1. In this randomized controlled trial, sulthiame was shown to be a safe oral medication that can improve sleep apnea symptoms.

2. However, the medication sulthiame was associated with more adverse events, such as paresthesia and headaches, compared to placebo.

Evidence Rating Level: 2 (Good)

Obstructive sleep apnea (OSA) is a condition that’s associated with a range of cardiometabolic diseases, including hypertension, arrhythmia, stroke, and diabetes. The main treatment for OSA is continuous positive airway pressure therapy (CPAP), but this is not always effective due to patient adherence. The drug sulthiame, (STM) has been shown to inhibit the enzyme carbonic anhydrase, which has been implicated in one of the main pathological mechanisms of OSA. However, the safety and efficacy of this drug has not been tested in patients with OSA.

This randomized, placebo-controlled, double-blind dose-guiding study was designed to evaluate safety and tolerability of STM in patients with moderate and severe OSA who cannot comply with CPAP therapy. The study involved five consecutive dose escalation cohorts over 4 weeks of treatment, with 68 patients randomized to receive either STM or placebo. Patients were included if they were between 18 and 75 years, had a body mass index between 20 and 35, an Epworth Sleepiness Scale score of at least 6, and had an apnea-hypopnea index greater than 15, corresponding to moderate to severe OSA. Sleep was assessed using polysomnography and patient-reported outcomes were also collected.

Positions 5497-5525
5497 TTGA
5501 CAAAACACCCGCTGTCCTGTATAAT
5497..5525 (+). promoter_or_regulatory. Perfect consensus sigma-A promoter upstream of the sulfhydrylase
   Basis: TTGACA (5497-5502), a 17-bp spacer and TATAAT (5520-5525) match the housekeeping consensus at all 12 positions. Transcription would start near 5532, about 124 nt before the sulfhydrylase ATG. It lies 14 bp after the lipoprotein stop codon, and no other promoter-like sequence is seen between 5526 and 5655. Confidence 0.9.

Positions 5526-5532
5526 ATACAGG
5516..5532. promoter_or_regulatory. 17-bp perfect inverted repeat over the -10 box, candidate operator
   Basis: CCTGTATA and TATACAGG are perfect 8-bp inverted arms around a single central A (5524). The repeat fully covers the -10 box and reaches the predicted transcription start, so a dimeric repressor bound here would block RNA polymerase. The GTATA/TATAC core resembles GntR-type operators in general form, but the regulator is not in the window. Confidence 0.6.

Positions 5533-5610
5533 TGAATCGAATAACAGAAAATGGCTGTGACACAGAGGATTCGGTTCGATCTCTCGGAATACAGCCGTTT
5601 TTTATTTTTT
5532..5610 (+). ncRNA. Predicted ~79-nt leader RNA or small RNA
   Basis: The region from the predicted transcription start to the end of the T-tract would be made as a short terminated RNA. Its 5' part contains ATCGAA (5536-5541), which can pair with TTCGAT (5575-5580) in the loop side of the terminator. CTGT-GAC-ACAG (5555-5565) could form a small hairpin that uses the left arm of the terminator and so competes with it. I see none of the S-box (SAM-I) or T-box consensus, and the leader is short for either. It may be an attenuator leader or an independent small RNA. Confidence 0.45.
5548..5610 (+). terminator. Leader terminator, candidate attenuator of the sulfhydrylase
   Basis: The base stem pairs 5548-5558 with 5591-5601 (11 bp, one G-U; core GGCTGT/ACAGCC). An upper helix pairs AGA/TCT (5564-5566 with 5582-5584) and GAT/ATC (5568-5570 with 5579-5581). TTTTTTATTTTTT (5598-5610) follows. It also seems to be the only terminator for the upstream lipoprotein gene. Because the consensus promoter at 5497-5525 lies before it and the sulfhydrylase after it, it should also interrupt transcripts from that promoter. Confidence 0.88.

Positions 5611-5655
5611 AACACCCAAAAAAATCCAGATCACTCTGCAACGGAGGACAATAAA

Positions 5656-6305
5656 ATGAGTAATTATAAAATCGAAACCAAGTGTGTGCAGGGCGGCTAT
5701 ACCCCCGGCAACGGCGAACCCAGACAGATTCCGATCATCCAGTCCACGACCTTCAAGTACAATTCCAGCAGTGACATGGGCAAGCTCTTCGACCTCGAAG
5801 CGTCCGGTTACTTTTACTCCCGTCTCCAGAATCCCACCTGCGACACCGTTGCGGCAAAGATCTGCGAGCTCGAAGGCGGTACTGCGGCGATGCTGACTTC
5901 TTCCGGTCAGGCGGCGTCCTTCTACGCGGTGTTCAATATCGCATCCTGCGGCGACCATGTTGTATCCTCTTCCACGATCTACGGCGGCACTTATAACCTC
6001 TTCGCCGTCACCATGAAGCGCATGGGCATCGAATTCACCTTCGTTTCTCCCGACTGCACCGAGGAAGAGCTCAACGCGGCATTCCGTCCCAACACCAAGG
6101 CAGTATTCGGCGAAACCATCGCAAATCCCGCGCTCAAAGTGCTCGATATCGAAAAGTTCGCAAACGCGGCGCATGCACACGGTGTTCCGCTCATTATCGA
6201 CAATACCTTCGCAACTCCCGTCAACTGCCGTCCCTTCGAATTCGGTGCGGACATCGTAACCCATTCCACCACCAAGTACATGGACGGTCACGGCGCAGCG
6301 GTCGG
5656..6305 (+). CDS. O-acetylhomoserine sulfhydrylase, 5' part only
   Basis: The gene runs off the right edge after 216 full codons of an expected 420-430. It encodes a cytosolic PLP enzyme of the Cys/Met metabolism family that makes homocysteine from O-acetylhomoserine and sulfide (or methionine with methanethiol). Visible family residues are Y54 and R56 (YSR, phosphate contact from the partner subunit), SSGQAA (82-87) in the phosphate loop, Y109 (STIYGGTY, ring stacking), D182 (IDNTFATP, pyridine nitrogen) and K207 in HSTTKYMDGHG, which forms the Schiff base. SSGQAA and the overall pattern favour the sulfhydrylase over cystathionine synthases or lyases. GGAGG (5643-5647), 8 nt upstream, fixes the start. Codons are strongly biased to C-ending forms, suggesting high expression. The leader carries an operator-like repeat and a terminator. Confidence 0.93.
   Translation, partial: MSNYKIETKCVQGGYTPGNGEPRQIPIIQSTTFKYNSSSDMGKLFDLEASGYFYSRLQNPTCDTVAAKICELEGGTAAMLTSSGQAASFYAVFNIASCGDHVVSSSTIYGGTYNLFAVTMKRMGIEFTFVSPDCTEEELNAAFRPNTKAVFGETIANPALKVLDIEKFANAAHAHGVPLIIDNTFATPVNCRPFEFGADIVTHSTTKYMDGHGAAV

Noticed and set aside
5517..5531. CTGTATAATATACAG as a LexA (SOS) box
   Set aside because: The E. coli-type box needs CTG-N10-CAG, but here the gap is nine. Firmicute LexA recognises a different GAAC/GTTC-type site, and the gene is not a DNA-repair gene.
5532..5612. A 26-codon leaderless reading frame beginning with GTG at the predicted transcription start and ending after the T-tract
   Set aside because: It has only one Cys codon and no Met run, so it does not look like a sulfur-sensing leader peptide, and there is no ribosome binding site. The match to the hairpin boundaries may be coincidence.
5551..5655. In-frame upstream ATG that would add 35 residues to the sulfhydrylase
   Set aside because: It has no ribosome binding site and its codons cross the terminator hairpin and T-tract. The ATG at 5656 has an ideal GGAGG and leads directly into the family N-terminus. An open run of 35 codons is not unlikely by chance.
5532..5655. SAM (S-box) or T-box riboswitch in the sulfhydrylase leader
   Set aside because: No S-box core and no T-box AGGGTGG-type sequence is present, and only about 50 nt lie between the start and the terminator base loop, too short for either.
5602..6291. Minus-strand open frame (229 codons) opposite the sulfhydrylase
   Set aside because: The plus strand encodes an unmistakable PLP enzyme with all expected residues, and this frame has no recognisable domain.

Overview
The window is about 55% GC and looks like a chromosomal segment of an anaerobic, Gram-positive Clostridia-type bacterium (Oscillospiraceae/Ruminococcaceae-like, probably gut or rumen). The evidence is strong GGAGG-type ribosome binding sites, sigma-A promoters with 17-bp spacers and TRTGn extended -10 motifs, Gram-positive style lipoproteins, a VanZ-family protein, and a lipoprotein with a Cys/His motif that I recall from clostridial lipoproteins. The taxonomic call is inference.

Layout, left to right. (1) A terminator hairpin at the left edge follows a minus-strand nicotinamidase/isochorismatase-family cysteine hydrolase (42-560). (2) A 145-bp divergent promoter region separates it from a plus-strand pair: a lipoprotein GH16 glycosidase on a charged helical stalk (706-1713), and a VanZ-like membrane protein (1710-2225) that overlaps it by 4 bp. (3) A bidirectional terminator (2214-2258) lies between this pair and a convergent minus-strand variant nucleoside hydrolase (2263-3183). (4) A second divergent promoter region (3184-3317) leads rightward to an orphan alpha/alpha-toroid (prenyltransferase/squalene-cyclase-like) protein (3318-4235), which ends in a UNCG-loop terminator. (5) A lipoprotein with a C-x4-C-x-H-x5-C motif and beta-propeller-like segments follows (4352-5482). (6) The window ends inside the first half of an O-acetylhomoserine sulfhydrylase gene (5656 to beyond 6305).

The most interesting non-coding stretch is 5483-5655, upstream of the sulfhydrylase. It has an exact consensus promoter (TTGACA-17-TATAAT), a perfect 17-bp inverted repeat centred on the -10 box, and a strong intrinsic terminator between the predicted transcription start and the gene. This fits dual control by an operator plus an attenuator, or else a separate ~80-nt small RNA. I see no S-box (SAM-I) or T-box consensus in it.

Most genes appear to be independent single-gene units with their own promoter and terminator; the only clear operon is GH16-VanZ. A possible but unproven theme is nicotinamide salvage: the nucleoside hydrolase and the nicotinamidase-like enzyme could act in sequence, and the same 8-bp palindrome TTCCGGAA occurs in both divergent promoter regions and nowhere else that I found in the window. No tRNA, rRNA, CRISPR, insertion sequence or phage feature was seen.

Results demonstrated that STM was safe and well tolerated amongst patients with moderate and severe OSA, with no severe adverse events (AEs) attributed to the medication, in keeping with the known safety profile of STM. Specifically, a 200 mg dose had a more favorable tolerability profile compared to 400 mg. The number of AEs were higher in the STM treatment group than placebo; however, commonly reported AE’s including paresthesia’s and headaches were generally short lasting and mild. Compared to the placebo, the apnea-hypoxia was significantly reduced in the STM group. Sleep efficacy and latency were also improved with STM administration. However, this study was limited by its short study period of 4 weeks and the exploration of only 2 doses. Nonetheless, this study provides evidence that the safety profile is acceptable and can improve OSA symptoms.

Click to read the study in American Journal of Respiratory and Critical Care Medicine 

Image: PD

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